j. Rapid return of soldiers to close contact with noncombatant military, civilians, or
families after an intense battle experience without a unit stand-down period in which to

k. Commission of atrocities by the enemy, especially if against US personnel, but also if
against local civilians.

l. Racial and ethnic tension which can occur within the US civilian population and among
Army personnel. Tension and misconduct may also stem from major cultural and
physical/ racial differences between US soldiers and the local population.
m. Local civilian population may be perceived as hostile, untrustworthy, or "subhuman."
This is more likely to happen if there is a lack of education and understanding of cultural
differences. Exploitation of cultural differences through propaganda to create disharmony
and mistrust may be an objective of the enemy.
n. Failure of expected support, such as reinforcement or relief; inadequate resupply;
inadequate medical support and evacuation. Soldiers who feel abandoned and on their
own may resort to illegal measures to get what they think they need. Combat soldiers
naturally tend to feel "entitled" to claim what they have "earned," and this may lead to
looting and worse.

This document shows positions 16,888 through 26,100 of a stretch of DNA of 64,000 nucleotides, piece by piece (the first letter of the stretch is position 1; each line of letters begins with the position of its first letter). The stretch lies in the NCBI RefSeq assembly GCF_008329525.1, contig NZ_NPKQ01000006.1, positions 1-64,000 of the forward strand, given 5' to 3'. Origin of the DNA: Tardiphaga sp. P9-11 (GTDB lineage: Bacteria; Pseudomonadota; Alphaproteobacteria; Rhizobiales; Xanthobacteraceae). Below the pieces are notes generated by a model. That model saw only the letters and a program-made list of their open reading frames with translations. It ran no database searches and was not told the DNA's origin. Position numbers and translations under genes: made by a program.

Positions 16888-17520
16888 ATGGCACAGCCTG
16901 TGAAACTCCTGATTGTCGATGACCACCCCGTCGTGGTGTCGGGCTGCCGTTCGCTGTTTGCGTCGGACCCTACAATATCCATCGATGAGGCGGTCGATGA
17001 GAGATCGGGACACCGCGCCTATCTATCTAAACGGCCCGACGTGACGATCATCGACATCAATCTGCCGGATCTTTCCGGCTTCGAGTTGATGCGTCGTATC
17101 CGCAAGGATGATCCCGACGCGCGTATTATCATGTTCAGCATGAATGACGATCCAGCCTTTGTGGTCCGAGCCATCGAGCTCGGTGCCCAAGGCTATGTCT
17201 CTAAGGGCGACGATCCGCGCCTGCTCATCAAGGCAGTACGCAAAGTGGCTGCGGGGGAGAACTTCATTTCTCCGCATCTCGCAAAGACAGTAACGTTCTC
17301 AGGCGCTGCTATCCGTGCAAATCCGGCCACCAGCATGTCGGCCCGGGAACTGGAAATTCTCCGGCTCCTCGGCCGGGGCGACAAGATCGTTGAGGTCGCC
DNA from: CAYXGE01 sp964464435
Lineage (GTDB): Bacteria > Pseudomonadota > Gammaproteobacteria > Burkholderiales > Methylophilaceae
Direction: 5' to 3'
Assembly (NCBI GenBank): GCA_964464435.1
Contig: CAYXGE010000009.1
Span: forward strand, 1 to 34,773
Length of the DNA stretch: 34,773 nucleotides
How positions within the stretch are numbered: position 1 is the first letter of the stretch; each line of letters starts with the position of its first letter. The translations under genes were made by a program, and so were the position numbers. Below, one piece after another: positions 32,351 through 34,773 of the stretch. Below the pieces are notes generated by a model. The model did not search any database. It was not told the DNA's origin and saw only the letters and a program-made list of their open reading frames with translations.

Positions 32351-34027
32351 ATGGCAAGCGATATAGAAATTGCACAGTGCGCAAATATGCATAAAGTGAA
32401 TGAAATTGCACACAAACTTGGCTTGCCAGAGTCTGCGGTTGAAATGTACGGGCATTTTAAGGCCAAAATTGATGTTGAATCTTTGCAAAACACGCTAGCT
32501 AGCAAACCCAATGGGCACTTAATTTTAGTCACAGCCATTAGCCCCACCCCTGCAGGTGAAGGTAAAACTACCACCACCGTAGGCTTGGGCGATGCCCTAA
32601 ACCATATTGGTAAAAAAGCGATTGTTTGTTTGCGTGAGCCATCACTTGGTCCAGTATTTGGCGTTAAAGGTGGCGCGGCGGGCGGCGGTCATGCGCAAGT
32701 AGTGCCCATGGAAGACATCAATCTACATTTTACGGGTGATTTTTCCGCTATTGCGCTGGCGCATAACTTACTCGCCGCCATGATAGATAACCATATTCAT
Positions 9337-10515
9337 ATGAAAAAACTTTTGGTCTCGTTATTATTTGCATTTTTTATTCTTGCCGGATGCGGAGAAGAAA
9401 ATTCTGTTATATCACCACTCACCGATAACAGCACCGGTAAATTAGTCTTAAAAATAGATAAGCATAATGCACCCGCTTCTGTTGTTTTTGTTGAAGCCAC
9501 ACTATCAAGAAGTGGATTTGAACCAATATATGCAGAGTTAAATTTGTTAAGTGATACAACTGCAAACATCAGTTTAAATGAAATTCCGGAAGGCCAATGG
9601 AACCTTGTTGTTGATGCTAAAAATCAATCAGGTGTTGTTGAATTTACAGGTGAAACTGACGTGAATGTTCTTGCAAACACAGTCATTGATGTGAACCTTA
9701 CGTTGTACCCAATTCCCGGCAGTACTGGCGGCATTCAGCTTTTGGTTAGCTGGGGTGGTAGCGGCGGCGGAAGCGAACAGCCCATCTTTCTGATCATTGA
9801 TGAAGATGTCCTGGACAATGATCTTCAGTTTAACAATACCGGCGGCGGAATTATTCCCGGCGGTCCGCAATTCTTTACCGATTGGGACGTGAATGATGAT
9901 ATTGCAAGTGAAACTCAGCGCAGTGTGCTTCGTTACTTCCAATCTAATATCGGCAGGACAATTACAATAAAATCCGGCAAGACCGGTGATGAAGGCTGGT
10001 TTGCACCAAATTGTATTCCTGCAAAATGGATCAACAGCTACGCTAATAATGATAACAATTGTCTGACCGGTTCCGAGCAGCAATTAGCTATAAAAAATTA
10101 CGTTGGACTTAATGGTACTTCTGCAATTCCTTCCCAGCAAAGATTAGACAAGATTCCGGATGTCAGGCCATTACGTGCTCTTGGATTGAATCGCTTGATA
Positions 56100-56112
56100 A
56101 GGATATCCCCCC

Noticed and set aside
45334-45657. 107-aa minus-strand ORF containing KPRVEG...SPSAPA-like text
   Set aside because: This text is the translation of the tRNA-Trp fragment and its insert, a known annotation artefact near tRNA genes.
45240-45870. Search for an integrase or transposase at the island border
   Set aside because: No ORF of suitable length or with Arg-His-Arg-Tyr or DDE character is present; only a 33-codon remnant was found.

o. High personnel turbulence, lack of unit cohesion, especially of vertical bonding
between leaders and troops. "Substance-of-choice" can become a "ticket" for inclusion
into a group.
p. Loss of confidence in leaders, in supporting or allied units, and in equipment as
compared to the enemy's. These also can lead soldiers to a sense of abandonment,
desperation, and the "right" to take shortcuts to get what they need and deserve.
q. Popular opposition at home to the war; lack of understanding or belief in the justness
of the effort. Some soldiers may find this an excuse to desert or refuse lawful orders.
Others who continue to do their duty may show their resentment by lashing out at the
local population or by using drugs and alcohol.
r. Lack of a believable plan for protecting families in the theater, either by evacuating